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COMMUNITY VOICE

I'd rather be inspired by intellect than manipulated by emotion

Friday, January 31, 2014 - 12:01 am

There is a frequently used term I often come across in my readings. The term I'm referring to is “the intellectual left.

I wonder to myself, just who are the intellectual left?

When I look up the word intellect, the definition reads “the power of knowing as distinguished from the power to feel and to will. The capacity for rational or intelligent thought especially when highly developed.”

That makes sense. But again, it brings me back around to my original question, who is the intellectual left these days? Where are they?

Perhaps they are in hiding. Or perhaps they have all retired to a bohemian existence cradling their Buddhas while watching reruns of Fellini's “Satyricon.”

That's not to suggest of course that liberal philosophies, issues or ways of life have retreated. To the contrary. We Americans now live in a country that has succumbed to a liberal sanctity. We opened our arms to socialized medicine (Obamacare). We have hardly batted one eye at the decimation of our once proud military, and we are content to meekly take our place behind China, India, Russia and Amsterdam as world leaders.

There continue, of course, to be those causes that the left claims ownership of, including racism, income equality, legalization of drugs, the environment and freedom of choice.

But I question whether liberals, leftists or progressives are any longer influenced by intellect. I would suggest that the intellectual left has instead been replaced by the emotional left.

I agree that occasionally you will see Noam Chomsky on some late-night PBS channel. Gore Vidal is dead. So is Karl Marx, much to the dismay of Van Jones.

But at least they would not shy away from debate. You know the word debate – bring your educated opinion and I'll bring mine and we will let the listeners decide once the dust has settled. Go to YouTube and check out the old episodes of Firing Line when Chomsky and Vidal would sit opposite William F. Buckley. But that's not how it's done these days with the emotional left.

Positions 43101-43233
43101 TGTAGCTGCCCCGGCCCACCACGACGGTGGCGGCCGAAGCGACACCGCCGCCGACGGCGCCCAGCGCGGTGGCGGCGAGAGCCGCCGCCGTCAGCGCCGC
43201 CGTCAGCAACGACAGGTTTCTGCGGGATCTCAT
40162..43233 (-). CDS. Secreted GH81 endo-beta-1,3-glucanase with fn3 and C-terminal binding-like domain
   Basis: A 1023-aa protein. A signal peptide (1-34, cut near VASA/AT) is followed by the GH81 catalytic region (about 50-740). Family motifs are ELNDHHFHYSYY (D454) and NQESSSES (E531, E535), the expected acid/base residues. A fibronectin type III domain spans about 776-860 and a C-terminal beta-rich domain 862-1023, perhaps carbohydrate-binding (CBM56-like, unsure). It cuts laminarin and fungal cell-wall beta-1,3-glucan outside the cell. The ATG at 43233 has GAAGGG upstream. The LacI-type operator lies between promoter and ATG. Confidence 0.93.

In fact they don't want to hear anything. So they throw pies. They didn't want to hear what conservative columnist William Kristol had to say at Earlham College, so they threw a pie in his face. They threw pies at Ann Coulter and David Horowitz. Or they collectively go to where you're speaking, and if you're not saying what they want to hear, they shout you down, just like they did to NYC Police Commissioner Ray Kelly when he was “invited” to speak at Brown University.

Or take, for instance, when conservative Don Feder tried to speak at the University of Massachusetts. In a demonstration organized by the International Socialist Organization, he received catcalls and had profanities hurled at him by college students whom he would later describe as having “the self-control of toddlers with Tourette Syndrome.”

The emotional left shies away from meaningful conversation or deliverance of opinion instead opting for mockery. Like when MSNBC commentator Melissa Harris-Perry and her guests made fun of Mitt Romney's adopted black grandchild. Or when another MSNBC personality, Martin Bashir said on the air that former Alaskan Gov. Sarah Palin deserved the same treatment as what slaves received.

The emotional left seems to have no problem trouncing either their own country's integrity or any victim's honor when making a point. In order to get a chuckle, Bill Maher has no problem saying things like “We have been the cowards lobbing missiles from 2,000 miles away.” Staying in the airplane when it hits the building, say what you will, it's not cowardly.

I'm quite sure that there will be some local libs who will become incensed upon reading my opinions. That is if they actually read beyond the first paragraph of this piece. And maybe I am a proud conservative.

If Maureen Dowd, Janeane Garofalo and Paul Krugman are the best the left can offer, then I'm more than happy to keep reading Thomas Sowell and Charles Krauthammer. If Saul Alinsky has not replaced Thomas Jefferson as your historical source of inspiration, then I'll continue to believe that John Adams is more relevant.

I'd rather be inspired by intellect than manipulated by emotion.

Bob Rinearson is a resident of Fort Wayne.